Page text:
How does Russell’s market impact an offer from the Lakers?
This is really the thing that is up in the air, because we just don’t know all the dealings that are happening behind closed doors in NBA front offices, despite so much information being reported nowadays in the social media era. While on the surface, it might not make sense for a team to pay big money for a certain player, sometimes it happens anyways.
First, let’s take a look at the Lakers’ cap space situation. Currently, they have anywhere between $23.7 million and $27.8 million in cap space, depending on if Davis waives or accepts his $4.1 million trade bonus that would count against the Lakers’ cap (this is also assuming the Lakers renounce the rights to all of their free agents to release their cap holds). A cap hold of roughly $0.9 million per empty roster space is assessed until a team has signed at least 12 players, as detailed here by @Reed_nba, along with a number of other scenarios related to the Lakers’ cap space.
There is a path for the Lakers to get about $32 million in cap space, as detailed by Pincus and by Albert Nahmad of heathoops.com. It would essentially require the initial Davis deal to expand to include the Lakers shipping out the salaries of Moritz Wagner, Isaac Bonga and Jemerrio Jones to the Atlanta Hawks, who acquired the No. 4 pick from the Pelicans, which they acquired from the Lakers in the initial Davis trade (confused yet?). Nothing is official or has been announced on this front, although Wojnarowski hinted at the idea of it. The Pelicans and Hawks would have to agree to such parameters being added.
So nobody knows exactly how much cap space the Lakers have just yet. It can range from about $23 million to $32 million, depending on a number of things.
The Lakers will likely try to get as much space as they can, as Leonard’s max is slightly north of $32 million with the projected salary cap total of $109 million for next season. The Lakers will want to get as close to that number as they can to give themselves a chance at Leonard and other max free agents. They also may deem it necessary to create the space anyways, as they could be of the mindset that the additional space can add more impactful players than Wagner, Bonga and Jones.
Russell falls in the criteria of a max contract of 25 percent of the salary cap (0-6 years of experience), putting his max salary for next season at $27.25 million. Not too long ago, Russell appeared poised to get a max offer thrown at him by either the Nets or another suitor, fresh off his first All-Star season. Unfortunately for Russell, things change quickly in the NBA and now his market looks a little murkier than it did even a few weeks ago.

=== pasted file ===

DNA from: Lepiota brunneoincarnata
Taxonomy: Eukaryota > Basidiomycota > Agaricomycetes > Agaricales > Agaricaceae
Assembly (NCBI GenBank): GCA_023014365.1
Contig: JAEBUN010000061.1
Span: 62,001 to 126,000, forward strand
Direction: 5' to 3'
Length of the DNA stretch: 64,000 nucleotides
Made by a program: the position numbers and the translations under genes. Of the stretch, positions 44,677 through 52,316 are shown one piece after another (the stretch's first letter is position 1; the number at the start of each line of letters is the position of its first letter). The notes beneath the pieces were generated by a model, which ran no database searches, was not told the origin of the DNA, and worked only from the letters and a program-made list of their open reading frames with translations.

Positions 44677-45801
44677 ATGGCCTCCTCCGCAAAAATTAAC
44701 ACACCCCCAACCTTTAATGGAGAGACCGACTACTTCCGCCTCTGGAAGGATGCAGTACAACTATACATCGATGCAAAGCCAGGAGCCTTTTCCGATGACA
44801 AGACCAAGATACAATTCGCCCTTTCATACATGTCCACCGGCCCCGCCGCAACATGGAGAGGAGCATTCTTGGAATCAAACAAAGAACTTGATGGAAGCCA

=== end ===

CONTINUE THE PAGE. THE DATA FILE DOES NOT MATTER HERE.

The Jazz had a need at point guard but traded for Mike Conley. The Phoenix Suns have a need, but currently lack the necessary cap space to make a serious offer, and there have been several reports that despite Devin Booker’s friendship with Russell, the team wants a more experienced guard. Russell is also good friends with Minnesota’s Karl-Anthony Towns, but the Timberwolves would need to move a ton of money off the books without taking salary back to be in the running for Russell. The Mavericks and Celtics have a large chunk of cap space, but they both reportedly have eyes for Kemba Walker.
The Magic seem like a logical fit, but their outlook is cloudy until Nikola Vucevic makes his free-agent decision. The Pacers make a lot of sense, but they also need to make decisions on their own impending free agents such as Bojan Bogdanovic, Darren Collison, Cory Joseph, Wesley Matthews and more, while being reported as the likely destination for Ricky Rubio.
Any of these teams can step up and put themselves in a position to offer Russell a substantial contract, but it could take some maneuvering from some of them. All it takes is one team, and there are always surprise teams, but the point is that Russell’s market is much more uncertain than it appeared at the end of the season. Now, if Irving chooses someone other than the Nets, this might all be a moot point. But to this point, they are the favorites to steal him away from Boston.
This could mean that offers heading Russell’s way could be less than his max of $27.25 million. A popular number being floated around, in theory, for Russell is about $20 million per year (first seen by Pincus here). If the Lakers whiff on Leonard and the other A-listers, getting Russell on a four-year deal at a little over $80 million in total value could end up being quite the coup.
Why would the Lakers sign Russell even at $20 million per season?
Quite frankly, for a number of reasons.
For one, they need another ball-handler next to James. Davis is insanely talented from an individual perspective, but he could absolutely feast on defenses by finishing plays set up by James and another creator. That’s where Russell could fit into the Lakers’ offensive plans. He would provide creation ability and shooting to help space the floor for James and Davis to operate.
Russell averaged 21.1 points, 7.0 assists and 3.9 rebounds per game with the Nets last season while connecting on 37 percent of his threes at a very high volume (7.8 attempts per game). The lack of shooting around James hurt the Lakers last season, so adding Russell could be part of the remedy in that department while easing some of the burdens off of James and Davis’ shoulders. Also, Russell as a third option on offense behind two superstars is a role that he could really thrive in.
More incentive for the Lakers to add a third major piece with their cap space instead of spreading the money around to role players to fill out the roster is the insurance in case of injury to James or Davis. James will turn 35 this season and Davis has a history of minor injuries forcing him to miss some time here and there. The luxury of a third star-caliber player could allow the Lakers to rest a star player at various points of the season in an attempt to stay healthy and rested for the playoffs.